In the Philippines town of El Nido, local limestone outcroppings hide many spots of interest criss-crossed by hiking trails. These trails are rough and dusty (muddy in rainy season) - however, half the fun in El Nido hiking is the wildlife and magnificent views you'll encounter along the way.
Hike guides can be arranged through your hotel or pension house - most El Nido accommodations have arrangements with outside providers, or have guest coordinators who know these trails themselves.
You can also arrange for hiking guides through the El Nido Tour Guide Association, which holds office at the El Nido Boutique & Artcafe in El Nido Town. The Association's guides are trained and licensed by the Philippine Department of Tourism. Their fees depend on the destination desired; consult the site for the definitive rates.
Most of these hikes are inclusive of a packed lunch and tricycle ride to the jump-off point. (Read about transportation in the Philippines.)
El Nido Hiking Spots
Hike to the top of Taraw Cliff to get a great view of the surrounding countryside and Bacuit Bay. (See image.) The target spot overlooking the town can be reached in about three hours; you'll also need gloves (provided by your guide), good calves and great shoes to make it all the way up the limestone cliff. The trek should not be undertaken without a hired guide. (Note: climbs to the top have been suspended indefinitely for the moment.)
Nagkalit-kalit Falls is located about 14km north of El Nido Town. The falls collect into a natural pool that you can swim in at the end of your trek.
To get there, you'll need to make a 25-minute tricycle ride from El Nido Poblacion, then walk an unmarked path to the waterfalls. The hike passes through rice fields and jungle, with some river crossings along the way.
Wear beach shoes, sandals, or any footwear that can take a soaking.
Makinit Hot spring is a hot pool of water about 20km north of El Nido town. To get there, you'll need to take a thirty-minute tricycle ride from El Nido town to Barangay Bucana, after which you hike 15 minutes to the spot.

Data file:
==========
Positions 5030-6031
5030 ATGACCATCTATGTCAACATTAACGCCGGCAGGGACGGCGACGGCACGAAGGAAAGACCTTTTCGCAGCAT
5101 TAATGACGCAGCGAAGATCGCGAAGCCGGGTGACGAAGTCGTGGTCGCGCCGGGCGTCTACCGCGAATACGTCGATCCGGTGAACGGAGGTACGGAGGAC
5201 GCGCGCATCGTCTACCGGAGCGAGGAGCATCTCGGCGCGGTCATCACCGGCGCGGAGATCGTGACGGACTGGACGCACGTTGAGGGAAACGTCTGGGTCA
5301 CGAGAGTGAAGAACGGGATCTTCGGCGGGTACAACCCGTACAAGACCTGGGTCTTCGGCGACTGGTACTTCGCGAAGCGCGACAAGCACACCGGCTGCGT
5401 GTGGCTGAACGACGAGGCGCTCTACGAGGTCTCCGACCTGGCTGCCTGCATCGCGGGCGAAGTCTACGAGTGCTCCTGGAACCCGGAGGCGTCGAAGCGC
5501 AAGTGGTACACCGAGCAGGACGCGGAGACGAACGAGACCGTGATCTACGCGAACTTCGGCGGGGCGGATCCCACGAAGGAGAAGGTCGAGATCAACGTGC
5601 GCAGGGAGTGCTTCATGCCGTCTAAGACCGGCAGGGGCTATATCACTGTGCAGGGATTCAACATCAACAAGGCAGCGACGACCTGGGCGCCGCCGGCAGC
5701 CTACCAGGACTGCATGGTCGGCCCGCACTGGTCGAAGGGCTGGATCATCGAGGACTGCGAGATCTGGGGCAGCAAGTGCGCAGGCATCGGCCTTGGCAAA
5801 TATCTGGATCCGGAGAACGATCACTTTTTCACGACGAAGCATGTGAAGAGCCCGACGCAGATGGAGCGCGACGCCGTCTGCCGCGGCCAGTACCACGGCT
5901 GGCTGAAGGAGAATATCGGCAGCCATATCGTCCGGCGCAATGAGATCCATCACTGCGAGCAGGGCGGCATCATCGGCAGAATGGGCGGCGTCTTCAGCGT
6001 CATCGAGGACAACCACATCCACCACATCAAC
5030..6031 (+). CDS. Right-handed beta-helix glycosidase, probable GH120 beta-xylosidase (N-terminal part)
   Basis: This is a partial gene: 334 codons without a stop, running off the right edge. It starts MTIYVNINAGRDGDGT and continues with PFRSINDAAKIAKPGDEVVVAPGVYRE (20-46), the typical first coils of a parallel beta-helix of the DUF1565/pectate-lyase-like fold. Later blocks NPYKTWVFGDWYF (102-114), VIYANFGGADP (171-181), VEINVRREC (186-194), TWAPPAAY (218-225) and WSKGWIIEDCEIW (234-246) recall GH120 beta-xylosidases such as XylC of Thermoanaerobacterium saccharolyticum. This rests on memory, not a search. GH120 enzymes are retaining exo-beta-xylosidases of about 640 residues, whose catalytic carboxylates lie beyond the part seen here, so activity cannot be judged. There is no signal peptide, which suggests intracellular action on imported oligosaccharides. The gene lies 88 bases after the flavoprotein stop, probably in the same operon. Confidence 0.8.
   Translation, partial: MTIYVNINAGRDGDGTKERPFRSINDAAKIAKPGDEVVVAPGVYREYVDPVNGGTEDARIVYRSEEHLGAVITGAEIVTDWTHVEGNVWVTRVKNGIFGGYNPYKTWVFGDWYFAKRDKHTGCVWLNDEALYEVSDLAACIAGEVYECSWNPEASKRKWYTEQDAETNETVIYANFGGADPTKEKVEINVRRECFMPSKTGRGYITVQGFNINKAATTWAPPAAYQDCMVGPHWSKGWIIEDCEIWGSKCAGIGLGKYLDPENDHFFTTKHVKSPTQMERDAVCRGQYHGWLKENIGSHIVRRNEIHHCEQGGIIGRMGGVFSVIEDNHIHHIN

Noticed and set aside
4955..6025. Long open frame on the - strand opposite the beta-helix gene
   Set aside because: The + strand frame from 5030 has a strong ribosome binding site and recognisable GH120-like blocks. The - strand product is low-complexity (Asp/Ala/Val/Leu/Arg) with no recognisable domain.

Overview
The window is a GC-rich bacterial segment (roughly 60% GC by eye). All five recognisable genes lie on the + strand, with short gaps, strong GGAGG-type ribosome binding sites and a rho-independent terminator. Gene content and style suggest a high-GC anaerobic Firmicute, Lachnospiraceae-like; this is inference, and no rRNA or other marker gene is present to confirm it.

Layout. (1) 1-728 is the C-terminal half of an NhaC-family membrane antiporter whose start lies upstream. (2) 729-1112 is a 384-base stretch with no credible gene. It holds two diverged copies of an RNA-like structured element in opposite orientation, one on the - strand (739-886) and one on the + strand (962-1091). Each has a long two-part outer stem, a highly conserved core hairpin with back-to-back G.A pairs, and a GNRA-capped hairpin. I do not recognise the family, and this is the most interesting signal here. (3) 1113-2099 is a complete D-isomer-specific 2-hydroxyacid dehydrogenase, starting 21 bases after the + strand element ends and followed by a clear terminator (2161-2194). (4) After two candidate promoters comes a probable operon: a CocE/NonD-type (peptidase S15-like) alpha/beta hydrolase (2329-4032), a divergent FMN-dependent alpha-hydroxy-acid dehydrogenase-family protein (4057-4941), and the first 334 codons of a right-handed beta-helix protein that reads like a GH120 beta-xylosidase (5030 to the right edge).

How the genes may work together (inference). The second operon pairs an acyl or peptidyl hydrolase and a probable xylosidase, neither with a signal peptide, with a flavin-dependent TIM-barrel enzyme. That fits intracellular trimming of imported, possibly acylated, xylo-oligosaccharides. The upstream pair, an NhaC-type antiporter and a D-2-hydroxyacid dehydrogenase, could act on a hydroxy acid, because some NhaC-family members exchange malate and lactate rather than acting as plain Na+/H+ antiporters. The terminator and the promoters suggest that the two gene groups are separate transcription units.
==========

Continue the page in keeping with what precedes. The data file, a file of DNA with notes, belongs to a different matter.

Elli Caves features the remains of a prehistoric settlement, with the ruins of a stone wall and human bones to show for it. Getting there takes about 45 minutes by tricycle to Barangay New Ibajay, then an hour and a half hike from the barangay center.
Reaching Bulalacao Falls requires taking on a grueling, two-part trek that first requires you to ride up to 45 minutes on a tricycle to Barangay Pasadeña. Once you arrive, you'll hike for almost two hours down a trail that courses through rice paddies and a thicket of trees before you reach the spot.
The trip to Bulalacao Falls cannot be undertaken without a guide, and must not be attempted during the rainy season between August and October. (Read about monsoon season travel tips.)
El Nido Hiking Tips
Bring as much water as you can; convenience stores are few and far between along the trails. Read our tips on preparing for your hiking trip in Southeast Asia.
Use sun block. During the summer season, the sunlight in El Nido is intense at high noon. Don't hike between the hours of 10am-3pm, if you want to avoid the worst of the heat. Bring sunscreen, and follow these other sun protection tips.
Use insect repellent. DEET will keep away the mosquitoes and other biting bugs may swarm you on the trails.
Don't light any fires. The trails around El Nido are still part of the El Nido-Taytay Managed Resource Protected Area, a government-mandated zone that restricts environmentally-damaging activity within Bacuit Bay and its related terrestrial ecosystems. Heavy fines await campers who set up unauthorized fires!